Simply put, analyze their approach and then position your solution to match the strategy the customer uses (usually subconsciously) to make buying decisions. In sales, we should employ some psychology to be even more successful. For example, if a buyer tells you what they don’t want or what didn’t work, offer them a solution that removes that risk of failure. Stress reliability and offer examples or testimonials.

In our Consultative Sales Certification Program (CSC), we help sales and service professionals understand buyers’ behavior, their communication preferences and how to gain the commitments and buy-ins which will lead to success by understanding, among many other elements, the psychology behind purchasing decisions.

In essence, coming full circle – one message might be effective for one person and could totally miss the mark for another one.

Sales is a complex process because we humans are complex beings. And as I have shared with you many time, in the end, People buy from People!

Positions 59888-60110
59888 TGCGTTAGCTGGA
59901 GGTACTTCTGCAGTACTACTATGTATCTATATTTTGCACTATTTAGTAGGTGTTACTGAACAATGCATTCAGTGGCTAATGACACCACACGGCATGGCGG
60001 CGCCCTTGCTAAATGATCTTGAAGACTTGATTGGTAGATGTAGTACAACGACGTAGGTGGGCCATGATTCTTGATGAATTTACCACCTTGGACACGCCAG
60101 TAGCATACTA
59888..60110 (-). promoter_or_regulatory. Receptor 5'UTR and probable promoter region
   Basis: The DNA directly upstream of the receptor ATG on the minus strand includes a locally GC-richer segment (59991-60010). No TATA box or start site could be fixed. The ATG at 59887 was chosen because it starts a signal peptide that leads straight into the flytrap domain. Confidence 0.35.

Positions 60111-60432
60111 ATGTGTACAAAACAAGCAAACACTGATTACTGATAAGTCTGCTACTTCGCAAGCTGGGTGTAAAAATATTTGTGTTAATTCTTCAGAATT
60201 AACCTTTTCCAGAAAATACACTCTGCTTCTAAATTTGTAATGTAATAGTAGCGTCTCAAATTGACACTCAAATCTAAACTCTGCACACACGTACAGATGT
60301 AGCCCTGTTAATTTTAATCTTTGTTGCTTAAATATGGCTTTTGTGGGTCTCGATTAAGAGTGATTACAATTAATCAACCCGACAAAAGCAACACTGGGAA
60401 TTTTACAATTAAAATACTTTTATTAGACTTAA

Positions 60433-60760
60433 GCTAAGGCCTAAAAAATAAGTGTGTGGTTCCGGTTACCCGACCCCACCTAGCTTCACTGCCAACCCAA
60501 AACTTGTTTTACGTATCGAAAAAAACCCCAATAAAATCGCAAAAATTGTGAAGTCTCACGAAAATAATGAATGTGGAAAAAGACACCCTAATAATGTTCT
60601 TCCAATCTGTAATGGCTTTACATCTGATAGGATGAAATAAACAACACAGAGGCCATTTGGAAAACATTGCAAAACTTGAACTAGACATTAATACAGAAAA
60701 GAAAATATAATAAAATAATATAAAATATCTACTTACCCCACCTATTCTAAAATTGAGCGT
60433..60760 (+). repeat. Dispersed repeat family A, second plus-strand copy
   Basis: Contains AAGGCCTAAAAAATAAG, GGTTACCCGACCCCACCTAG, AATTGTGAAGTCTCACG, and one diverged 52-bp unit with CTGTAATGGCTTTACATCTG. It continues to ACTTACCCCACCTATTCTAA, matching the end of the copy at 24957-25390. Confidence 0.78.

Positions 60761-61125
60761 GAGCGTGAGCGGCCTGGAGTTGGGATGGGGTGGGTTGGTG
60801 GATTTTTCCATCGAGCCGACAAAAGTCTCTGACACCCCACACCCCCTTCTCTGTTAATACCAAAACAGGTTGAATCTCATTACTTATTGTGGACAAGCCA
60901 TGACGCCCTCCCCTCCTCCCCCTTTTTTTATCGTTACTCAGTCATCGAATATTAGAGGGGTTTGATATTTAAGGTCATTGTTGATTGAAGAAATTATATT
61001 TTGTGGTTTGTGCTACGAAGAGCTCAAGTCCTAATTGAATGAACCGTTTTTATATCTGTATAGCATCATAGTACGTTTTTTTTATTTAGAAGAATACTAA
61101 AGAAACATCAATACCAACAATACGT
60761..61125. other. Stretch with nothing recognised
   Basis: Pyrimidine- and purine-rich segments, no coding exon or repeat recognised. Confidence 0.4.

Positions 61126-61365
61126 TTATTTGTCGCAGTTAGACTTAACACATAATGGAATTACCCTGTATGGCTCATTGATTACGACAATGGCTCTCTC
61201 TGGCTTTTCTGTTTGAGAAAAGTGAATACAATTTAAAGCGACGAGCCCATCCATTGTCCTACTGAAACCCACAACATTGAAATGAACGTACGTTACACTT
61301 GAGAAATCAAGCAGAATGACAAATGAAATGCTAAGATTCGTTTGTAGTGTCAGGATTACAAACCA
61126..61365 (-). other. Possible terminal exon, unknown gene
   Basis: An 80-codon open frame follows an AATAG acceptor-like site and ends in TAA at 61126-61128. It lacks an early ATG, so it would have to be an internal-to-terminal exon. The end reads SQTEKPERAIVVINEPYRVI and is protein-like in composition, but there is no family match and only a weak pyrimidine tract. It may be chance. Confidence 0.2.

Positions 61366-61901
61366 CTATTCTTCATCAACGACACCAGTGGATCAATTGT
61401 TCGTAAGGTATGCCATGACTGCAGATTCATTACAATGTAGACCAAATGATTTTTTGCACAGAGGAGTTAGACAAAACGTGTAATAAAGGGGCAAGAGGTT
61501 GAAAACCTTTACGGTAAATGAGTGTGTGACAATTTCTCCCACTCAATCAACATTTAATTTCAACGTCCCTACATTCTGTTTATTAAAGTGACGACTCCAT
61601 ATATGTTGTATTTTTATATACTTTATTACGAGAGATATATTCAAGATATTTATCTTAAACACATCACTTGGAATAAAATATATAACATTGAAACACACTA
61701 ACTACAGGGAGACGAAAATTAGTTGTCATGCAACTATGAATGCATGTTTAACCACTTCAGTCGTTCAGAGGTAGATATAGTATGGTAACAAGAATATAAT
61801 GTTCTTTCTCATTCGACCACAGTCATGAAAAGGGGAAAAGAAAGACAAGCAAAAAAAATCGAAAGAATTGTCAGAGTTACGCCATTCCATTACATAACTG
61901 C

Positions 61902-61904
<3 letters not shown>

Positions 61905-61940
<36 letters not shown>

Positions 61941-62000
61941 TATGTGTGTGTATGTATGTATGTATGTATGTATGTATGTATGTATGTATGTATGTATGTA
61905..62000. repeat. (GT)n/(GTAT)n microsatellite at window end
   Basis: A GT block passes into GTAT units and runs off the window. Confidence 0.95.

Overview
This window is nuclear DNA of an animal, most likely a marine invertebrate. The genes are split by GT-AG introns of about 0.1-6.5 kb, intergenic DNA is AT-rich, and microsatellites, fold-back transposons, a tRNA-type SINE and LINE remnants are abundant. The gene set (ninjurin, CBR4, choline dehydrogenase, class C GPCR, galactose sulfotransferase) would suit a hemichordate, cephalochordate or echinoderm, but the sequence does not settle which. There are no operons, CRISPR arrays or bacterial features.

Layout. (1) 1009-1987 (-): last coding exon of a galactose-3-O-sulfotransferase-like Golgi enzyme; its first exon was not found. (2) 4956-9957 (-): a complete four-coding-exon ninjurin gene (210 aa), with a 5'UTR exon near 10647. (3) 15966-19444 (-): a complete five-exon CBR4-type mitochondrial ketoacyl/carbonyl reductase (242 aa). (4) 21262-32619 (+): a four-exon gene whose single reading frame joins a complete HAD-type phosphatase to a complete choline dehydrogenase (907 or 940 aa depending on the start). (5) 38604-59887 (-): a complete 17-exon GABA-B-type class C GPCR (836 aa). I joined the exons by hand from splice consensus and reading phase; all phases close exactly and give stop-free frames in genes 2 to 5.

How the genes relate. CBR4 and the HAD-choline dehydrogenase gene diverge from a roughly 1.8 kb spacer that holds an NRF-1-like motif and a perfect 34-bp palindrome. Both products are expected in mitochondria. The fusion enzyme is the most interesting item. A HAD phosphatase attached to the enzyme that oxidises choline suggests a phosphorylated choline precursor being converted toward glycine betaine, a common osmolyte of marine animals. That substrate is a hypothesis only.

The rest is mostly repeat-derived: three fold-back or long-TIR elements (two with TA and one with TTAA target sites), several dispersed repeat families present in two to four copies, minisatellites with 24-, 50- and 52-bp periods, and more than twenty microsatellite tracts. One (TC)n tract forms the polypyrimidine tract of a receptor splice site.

Buyer & Seller Fears

Posted on: October 27th, 2016 by Monika No Comments

Happy reading and in light of Halloween coming up, Don’t De Scared!!

halloween

Sales people often carry a conscious or sub-conscious fear of rejection. And on the other side, we often find buyers who are fearful of making a (possibly bad) decision. Ultimately, they would be held accountable if things don’t go well, right?

We have repeatedly observed that making buying recommendations or decisions on technology can be daunting for buyers. If they make the wrong decision, they will be held responsible. Not that many people are extremely tech savvy, so decision makers must rely on a sales person to guide them through the process. And it is here where we can shine and build trust.

Sales is a business practice that is very personal. There is no other business discipline where performance is a reflection of who you are, other than sales. Whether it’s selling a product or a service, sales is emotional, personal and involves product and technical knowledge. We sales professionals live by how well we perform. That means our livelihood is in the balance every day, every call, every client interaction.

Where Does This Fear in Sales Originate?